UK's draconian anti-piracy proposal dissected
So the UK government is looking at following in French President Sarkozy's footsteps by forcing Internet Service Providers (ISPs) to monitor thier customer's web usage and disconnect them (after a warning) if they are found to be downloading illegally. This switch of legal responsibility from the copyright owner to the internet provider is significant - but more alarmingly so is the change of web access into something which can be monitored and controlled by the people providing you with access. I'm supposed to be taking time out in India, but couldn't resist sharing my thoughts when I heard the news.
Internet Protocol is built on the all-data-is-equal model, where anonymous packets of information are sent from servers to users, with no-one in between having the faintest idea what that data is. The switch to a system (supposing it can be securely built) which identifies this traffic and acts as a result is a culture shift in the fundamental nature of the web - potentially allowing, for example, ISPs to block politically sensitive material, or provide faster, more stable web access to big fee-paying webisites over slow ones.
Piracy is of course a terrifying prospect for the film industry if it simply heralds a culture of not paying for content. Unlike the music sector, non-piratable aspects of the film business are rarely profitable (while Radiohead makes over three quarters of its income from touring, most films are lucky to cover their marketing costs for a cinema release). Furthermore, while you can make a film on no budget, it's hardly the same as recording an album in your bedroom or mastering on your laptop; the lack of money will be obvious on screen. Films are the most expensive artform going, and a future where users do not expect to pay for the films they watch at home would lead us into the hands of the Orange Film Finance board from the cinema ads, putting up the budget of a film in return for brand exposure. It's a horrible prospect.
But at the same time, the Recording Industry of America's heavy handed approach with music downloaders (sending huge fines and court summons to young children and dying seniors) has done nothing but cement resentment and hostility to the music industry . Music sales still fall and downloading still rises. The proposal, currently under discussion, may help the film industry avoid considering new business models and ways of operating in the short term, but it also entrenches an us-vs-them attitude and hardening the resolve of pirates while inevitably forcing ISPs to put up their costs, alienating consumers. And what too of shared networks and free-wifi - will public libraries, bars, cafes and National Express trains (and indeed my own house) have to turn off open access for fear that someone somewhere will be using the bandwidth to download something illegal, forcing the ISP to shut down access for all? Potentially terrible PR for the film industry, at a time when survival seems pinned on building a positive relationship with audiences.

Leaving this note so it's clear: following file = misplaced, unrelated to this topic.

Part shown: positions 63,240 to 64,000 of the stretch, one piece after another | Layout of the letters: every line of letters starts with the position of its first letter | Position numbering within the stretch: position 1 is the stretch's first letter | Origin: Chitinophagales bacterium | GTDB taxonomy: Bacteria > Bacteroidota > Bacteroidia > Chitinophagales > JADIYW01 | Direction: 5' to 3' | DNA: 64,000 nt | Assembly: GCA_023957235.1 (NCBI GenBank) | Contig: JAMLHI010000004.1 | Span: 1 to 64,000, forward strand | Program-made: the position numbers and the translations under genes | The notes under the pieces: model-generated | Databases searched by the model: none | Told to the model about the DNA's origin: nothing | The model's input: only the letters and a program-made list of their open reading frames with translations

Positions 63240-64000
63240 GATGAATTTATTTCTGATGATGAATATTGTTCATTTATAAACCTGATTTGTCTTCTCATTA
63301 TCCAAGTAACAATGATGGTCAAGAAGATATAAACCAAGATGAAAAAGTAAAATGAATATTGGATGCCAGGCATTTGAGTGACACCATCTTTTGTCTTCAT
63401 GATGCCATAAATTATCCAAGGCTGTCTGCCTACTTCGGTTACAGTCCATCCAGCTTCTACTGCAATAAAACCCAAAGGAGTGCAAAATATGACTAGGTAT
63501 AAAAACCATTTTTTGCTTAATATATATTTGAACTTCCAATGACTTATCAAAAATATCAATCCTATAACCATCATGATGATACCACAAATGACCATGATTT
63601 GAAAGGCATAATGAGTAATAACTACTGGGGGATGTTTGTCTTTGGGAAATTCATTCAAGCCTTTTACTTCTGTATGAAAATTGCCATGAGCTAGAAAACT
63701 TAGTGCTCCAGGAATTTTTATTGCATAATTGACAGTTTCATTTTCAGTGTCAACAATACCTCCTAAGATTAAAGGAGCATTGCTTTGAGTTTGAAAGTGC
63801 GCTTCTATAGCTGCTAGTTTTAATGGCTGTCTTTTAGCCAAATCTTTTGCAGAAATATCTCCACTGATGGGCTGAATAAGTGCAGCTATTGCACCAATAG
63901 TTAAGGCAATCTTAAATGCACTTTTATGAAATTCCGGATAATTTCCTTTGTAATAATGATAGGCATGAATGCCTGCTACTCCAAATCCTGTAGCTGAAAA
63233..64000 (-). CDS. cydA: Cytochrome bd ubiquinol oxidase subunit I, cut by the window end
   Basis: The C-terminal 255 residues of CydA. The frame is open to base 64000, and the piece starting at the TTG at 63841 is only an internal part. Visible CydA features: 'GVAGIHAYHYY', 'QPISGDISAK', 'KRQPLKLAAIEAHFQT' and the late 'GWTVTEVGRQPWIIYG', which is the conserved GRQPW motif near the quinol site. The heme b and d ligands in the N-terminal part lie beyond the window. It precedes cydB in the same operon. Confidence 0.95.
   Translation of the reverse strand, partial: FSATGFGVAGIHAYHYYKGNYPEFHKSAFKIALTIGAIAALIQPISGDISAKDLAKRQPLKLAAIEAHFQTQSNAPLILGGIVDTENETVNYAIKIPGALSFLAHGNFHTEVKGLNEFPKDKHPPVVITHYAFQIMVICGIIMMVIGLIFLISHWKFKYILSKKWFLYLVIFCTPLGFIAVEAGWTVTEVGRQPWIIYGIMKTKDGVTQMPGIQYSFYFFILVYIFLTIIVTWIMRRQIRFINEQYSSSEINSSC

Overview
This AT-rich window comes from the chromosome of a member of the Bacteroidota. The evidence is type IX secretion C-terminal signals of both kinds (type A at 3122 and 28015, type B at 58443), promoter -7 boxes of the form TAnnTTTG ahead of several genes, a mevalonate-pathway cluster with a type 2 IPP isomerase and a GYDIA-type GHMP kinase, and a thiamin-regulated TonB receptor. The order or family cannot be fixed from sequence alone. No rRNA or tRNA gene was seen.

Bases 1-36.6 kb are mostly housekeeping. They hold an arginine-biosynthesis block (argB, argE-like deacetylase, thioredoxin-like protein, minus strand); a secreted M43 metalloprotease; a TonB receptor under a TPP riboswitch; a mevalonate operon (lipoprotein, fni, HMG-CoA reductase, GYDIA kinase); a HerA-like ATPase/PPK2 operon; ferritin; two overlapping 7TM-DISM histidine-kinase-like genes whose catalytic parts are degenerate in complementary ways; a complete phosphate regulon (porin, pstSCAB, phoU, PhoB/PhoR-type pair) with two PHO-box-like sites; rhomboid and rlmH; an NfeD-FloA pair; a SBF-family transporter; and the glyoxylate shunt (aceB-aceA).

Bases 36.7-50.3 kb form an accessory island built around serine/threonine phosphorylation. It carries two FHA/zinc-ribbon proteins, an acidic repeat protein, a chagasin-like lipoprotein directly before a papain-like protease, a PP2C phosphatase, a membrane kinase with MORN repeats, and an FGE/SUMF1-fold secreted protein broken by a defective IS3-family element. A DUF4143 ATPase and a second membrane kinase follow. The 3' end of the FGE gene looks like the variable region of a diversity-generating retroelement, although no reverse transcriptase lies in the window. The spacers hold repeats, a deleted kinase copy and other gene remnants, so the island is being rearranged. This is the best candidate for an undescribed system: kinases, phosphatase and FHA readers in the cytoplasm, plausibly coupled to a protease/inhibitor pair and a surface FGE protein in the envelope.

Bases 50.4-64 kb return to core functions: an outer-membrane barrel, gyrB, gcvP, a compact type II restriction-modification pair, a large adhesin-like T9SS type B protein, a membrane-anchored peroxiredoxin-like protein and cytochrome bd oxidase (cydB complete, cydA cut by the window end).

I'd also argue that the jury is still out over the impact of piracy on lower-budget, niche and independent films. Some would say that it acts as a 'try before you buy' on high-risk / high-quality films with unknown actors and directors - ie non-studio films. Researching and writing one of the first major market reports into making money from creative assets in the digital age, for Informa in 2001, and watched the shifts ever since, including the huge DRM backlash, and the massive increase in previously unknown MySpace (etc) acts who rise to prominence through giving their music away for free, not to mention Radiohead's highly successful experiment and Four Eyed Monsters, I'm inclined to agree that at a certain level, peer-to-peer sharing is a useful form of marketing. Little Miss Sunshine was widely available to download and watch online through sites like PeakVid and Alluc, yet people I know who first watched it online went on to buy multiple copies - for themselves and friends as gifts.
The people who stand to lose the most in cash terms are perhaps the studios with major tentpole releases, where losing 30% of DVD sales to piracy on say Lord of The Rings, is a significant sum of money when you consider it has made $6bn... (cont.)
But if the government is not to bully New Line into paying the Tolkein estate the 7.5% in royalties it is owed (they so far have not been paid one penny from the films' success), then why should it force ISPs to rewrite the fundamentals of the Internet, closing down open wifi in the process? The double standards of the industry here will not be lost on savvy consumers - as Richard Dreyfuss famously said "so the guys who started this business all cheated somebody to get there, and now they're being cheated, perhaps, by all these crazy, geeky people all over the internet. I must say, my anguish level is not great."
Faced with massive losses to piracy, the software industry did not seek the end of the CD writer, any more than the publishing industry sought to take photocopiers out of public use. Piracy is as inevitable as a contract loophole from a media lawyer, and great effort and ingenuity is needed from the film world to shift from a pre-binary business model, to one in which everything can be copied and exchanged instantly, yet people still, overwhelmingly, want to pay for special things from people they trust, which they can own and give away. Going to war with the public, effectively choosing the stick over the carrot, has rarely - if ever - done anything but make things worse.
Images on this article from Tanakawho's Creative Commons photoset on Flickr